I have always been a cautious person. Though I can bring myself to take risks in many areas of my life, when it comes to physical activities I am usually the one who stays behind, choosing instead to sit inside with a good book. It is for this reason that I never considered picking up a skateboard.
On top of the physical risks of the sport, there is the intimidation factor: The skateboarding community can come across as intense. I had also imagined skating to be one of the activities that can only be learned at a young age. In my head, there was nothing more embarrassing than a 21-year-old skateboarder in full knee pads, elbow pads, and a hot pink helmet. Not only were these thoughts limiting, they were also untrue.
Although skateboarding initially seemed daunting to me, when I started practicing seriously I was able to pick it up within a few weeks. Freshly home from a trip and stuck in quarantine in June 2021, I took a leap and ordered a penny board online. Then came learning. I took it out to the backyard to give it a try, and I won’t lie, it was scary. The first few times, I could not let go of my boyfriend. Soon enough, however, I was slowly gliding down the parking lot.
I then started skating with a friend in parking lots and quiet streets, still away from the public eye. She taught me to skate one foot at a time and in just a few days, I was making significant progress. The frustrating thing about skateboarding when you are a woman—thus not the “typical skateboarder“—you tend to draw attention to yourself, resulting in many awkward and sometimes creepy conversations. I have had to fend off many unwanted comments and dismiss the prying eyes of passers-by. Luckily, I was the one on the skateboard, and I could quickly speed away in the opposite direction.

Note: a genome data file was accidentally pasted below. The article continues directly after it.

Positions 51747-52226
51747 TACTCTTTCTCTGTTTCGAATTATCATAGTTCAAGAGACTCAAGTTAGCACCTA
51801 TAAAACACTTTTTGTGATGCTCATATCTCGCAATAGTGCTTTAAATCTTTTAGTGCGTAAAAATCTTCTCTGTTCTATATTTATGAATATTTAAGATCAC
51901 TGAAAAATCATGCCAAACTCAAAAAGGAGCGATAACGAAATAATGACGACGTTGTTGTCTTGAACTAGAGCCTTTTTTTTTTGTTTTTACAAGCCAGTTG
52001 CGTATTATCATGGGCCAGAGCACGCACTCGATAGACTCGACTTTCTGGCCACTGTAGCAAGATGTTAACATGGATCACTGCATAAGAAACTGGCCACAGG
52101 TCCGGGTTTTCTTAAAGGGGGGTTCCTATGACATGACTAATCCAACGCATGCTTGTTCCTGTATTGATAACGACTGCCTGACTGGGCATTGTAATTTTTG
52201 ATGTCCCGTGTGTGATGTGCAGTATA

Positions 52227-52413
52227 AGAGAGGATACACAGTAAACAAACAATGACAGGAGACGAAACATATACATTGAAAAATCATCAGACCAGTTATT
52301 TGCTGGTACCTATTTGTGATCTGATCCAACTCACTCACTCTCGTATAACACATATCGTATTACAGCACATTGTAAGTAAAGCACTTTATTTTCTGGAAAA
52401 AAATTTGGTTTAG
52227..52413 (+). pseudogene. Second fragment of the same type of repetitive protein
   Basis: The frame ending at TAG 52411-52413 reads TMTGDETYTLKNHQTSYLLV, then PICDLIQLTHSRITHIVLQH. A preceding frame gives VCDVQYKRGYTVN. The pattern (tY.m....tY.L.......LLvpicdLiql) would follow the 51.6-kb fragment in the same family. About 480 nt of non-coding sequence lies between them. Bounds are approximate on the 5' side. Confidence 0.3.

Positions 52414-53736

I eventually started skating to campus, which had been my aim all along. But by August, when I still had not made as much progress as I had wanted, I thought my goal remained out of reach. I feared that perhaps it would never happen. That said, on the first day of school, I showed up with my board in hand.
Aside from the obvious benefit of a sport that doubles as a form of transportation, it is also a social one. My boyfriend has a longboard, and some of the best times we had in the summer were spent racing down Montreal bike lanes in the pitch black of night together.
Unfortunately, daytime skating involves the added consideration of cars, whose drivers often do not feel like collaborating with pesky, unpredictable skateboarders.
In addition to the dirty looks from drivers, skateboarders face another inconvenience: Montreal’s poor road quality. Every time I go over a bump, I pray I do not fall off.
I have fallen off my skateboard three times: The first time I twisted my ankle, the second time I bruised one knee, and the third time, the other one knee. Although I admit that I am still only a beginner, I place most of the blame on the unpredictable nature of the pavement; skating here is a challenge at the best of times.
Despite this, I keep getting back on the board, and I now consider skateboarding to be one of my favourite activities. As the skateboarding season comes to a close—at least for those of us who do not want to be gliding through the snow—my advice to anyone interested in taking up the sport is to not be afraid to try it out. Contrary to popular belief, you do not have to look a certain way or be fearless to skate. If you want to skate, then skateboarding is for you. Take my word for it—it is never too late to try.